HIGH SCHOOL students, grades nine through 12, are eligible to attend magnet schools. Enrollment is limited in most schools. A pre-enrollment period is held each year for the coming year:

Arts Magnet. 2501 Flora St., 75201. 744-3247. Students have the option of attending this school full time to take academic courses or attending part time and taking academics at a home school. The school offers a strong academic college preparatory program. Intensive preliminary training is given in the visual arts (painting, drawing, printmaking, sculpture, ceramics, weaving, jewelry making, and others) and the performing arts (dance, music, theater).

Business and Management Center. 2218 Bryan St., 75201.651-9811. This magnet operates in an administrative and office setting in the Central Business Distnct. On-the-job training is emphasized; paid internships are available for grades 11 and 12 (students work half a day).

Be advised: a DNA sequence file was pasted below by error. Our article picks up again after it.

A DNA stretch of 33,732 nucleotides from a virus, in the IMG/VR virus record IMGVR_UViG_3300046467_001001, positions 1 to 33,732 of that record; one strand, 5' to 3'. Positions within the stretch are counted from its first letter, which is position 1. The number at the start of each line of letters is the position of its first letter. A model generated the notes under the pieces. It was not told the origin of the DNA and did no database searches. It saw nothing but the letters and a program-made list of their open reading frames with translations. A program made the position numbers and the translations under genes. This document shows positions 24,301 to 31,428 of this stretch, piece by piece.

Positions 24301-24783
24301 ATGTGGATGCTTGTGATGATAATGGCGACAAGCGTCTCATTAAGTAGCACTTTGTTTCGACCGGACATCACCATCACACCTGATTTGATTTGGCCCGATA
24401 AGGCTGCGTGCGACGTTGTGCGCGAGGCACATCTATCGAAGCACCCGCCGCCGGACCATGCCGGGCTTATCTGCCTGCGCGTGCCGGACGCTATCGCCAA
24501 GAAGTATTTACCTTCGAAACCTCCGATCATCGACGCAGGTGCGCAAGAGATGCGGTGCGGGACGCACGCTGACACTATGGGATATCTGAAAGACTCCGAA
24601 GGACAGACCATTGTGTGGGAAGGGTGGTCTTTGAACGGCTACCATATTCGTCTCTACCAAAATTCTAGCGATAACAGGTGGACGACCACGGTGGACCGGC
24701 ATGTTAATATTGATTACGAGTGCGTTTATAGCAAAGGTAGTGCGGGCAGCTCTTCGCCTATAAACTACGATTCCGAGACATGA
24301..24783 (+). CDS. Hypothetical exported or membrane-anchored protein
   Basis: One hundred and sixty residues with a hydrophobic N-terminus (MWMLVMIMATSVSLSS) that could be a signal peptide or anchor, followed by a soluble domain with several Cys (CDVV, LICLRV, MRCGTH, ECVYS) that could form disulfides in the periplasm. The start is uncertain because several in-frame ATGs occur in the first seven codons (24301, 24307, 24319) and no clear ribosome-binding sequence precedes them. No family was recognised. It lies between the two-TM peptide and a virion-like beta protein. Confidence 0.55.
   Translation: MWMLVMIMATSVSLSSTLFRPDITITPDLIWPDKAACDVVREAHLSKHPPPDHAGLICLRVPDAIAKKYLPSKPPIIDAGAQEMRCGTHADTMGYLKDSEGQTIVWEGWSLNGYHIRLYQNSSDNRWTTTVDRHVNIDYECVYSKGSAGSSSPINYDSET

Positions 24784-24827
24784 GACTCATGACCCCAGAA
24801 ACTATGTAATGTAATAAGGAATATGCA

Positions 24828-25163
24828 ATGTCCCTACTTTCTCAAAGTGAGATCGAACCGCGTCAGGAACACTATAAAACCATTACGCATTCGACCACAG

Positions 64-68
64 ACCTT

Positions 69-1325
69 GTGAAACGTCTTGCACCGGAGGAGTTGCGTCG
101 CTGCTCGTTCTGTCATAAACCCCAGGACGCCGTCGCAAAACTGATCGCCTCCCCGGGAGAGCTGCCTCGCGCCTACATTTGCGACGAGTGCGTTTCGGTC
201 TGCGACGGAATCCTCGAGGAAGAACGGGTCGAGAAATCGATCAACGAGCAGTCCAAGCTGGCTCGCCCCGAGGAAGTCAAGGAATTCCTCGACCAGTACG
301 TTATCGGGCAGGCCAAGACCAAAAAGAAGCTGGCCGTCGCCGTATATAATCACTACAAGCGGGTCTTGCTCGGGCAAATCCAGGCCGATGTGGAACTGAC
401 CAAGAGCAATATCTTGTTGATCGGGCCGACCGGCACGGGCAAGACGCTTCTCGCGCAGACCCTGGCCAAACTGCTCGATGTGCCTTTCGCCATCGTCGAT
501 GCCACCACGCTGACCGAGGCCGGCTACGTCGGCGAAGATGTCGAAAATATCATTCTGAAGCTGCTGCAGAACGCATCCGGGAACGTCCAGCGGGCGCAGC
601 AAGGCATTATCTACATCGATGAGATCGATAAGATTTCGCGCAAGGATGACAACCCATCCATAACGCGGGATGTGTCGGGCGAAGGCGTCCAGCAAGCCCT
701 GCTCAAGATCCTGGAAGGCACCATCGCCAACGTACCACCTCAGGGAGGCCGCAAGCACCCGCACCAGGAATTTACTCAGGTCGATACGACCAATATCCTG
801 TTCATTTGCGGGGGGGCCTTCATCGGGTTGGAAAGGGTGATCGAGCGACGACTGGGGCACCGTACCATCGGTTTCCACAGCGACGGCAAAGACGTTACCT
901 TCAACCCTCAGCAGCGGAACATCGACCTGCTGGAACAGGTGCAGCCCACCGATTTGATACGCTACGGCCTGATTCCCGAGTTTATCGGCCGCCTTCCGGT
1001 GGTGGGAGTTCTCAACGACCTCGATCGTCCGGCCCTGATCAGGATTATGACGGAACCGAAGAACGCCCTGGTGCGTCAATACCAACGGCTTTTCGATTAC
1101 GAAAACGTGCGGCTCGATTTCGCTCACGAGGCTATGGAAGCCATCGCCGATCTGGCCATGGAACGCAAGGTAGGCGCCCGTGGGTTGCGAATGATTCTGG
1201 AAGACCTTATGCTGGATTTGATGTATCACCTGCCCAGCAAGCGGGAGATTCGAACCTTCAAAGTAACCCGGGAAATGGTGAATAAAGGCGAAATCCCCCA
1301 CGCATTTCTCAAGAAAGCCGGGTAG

Career Development Center. Skyline. 7777 Forney Road, 75227. 388-5731. An 80-acre campus encompasses 24 areas of study. The building complex covers about 14 acres and includes a color television studio, computer center, airplane hangar, media center, greenhouse, and other special-purpose areas. Skyline is an extension of DISD high schools. Students may attend on a part-time basis for three-hour career-education courses or may transfer to the school full time.

Education and Social Services Magnet. 1738 Gano St., 75215. 421-0966. Designed for students who want to explore careers in psychology, social services, education, and child development. Students volunteer/ work in on-site preschool and elementary school and in agencies and schools throughout the community. All students study basic counseling skills.